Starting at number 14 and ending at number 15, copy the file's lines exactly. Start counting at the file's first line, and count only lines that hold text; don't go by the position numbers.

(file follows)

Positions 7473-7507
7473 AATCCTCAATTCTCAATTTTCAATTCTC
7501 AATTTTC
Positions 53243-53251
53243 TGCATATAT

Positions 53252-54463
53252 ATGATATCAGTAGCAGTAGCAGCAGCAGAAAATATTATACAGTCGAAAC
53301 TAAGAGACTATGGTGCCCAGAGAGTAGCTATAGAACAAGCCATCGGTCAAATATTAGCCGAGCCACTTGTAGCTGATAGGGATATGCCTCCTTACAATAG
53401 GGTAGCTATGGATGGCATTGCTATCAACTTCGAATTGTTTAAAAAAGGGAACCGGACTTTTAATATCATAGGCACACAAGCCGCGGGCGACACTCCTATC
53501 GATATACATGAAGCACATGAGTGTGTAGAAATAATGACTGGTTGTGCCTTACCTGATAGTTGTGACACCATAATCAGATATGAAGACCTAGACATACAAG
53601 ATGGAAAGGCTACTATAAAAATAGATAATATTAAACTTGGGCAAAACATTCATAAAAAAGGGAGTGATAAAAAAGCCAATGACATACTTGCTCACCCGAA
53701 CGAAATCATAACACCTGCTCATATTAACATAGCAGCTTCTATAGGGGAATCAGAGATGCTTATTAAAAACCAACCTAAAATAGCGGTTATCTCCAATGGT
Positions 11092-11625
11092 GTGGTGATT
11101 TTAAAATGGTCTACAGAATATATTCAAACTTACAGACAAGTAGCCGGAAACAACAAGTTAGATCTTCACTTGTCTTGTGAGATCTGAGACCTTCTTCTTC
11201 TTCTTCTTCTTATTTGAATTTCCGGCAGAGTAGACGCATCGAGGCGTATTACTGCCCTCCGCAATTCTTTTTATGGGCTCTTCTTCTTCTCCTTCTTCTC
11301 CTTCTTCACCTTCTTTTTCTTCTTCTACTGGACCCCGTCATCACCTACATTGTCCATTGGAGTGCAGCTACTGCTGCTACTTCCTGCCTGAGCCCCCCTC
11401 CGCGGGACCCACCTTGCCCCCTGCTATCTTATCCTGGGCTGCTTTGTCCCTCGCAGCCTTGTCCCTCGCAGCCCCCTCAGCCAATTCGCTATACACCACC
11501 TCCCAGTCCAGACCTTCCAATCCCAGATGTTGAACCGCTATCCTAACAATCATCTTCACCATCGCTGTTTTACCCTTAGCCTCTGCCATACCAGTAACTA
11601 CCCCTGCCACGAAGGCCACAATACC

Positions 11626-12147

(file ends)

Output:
11092 GTGGTGATT
11101 TTAAAATGGTCTACAGAATATATTCAAACTTACAGACAAGTAGCCGGAAACAACAAGTTAGATCTTCACTTGTCTTGTGAGATCTGAGACCTTCTTCTTC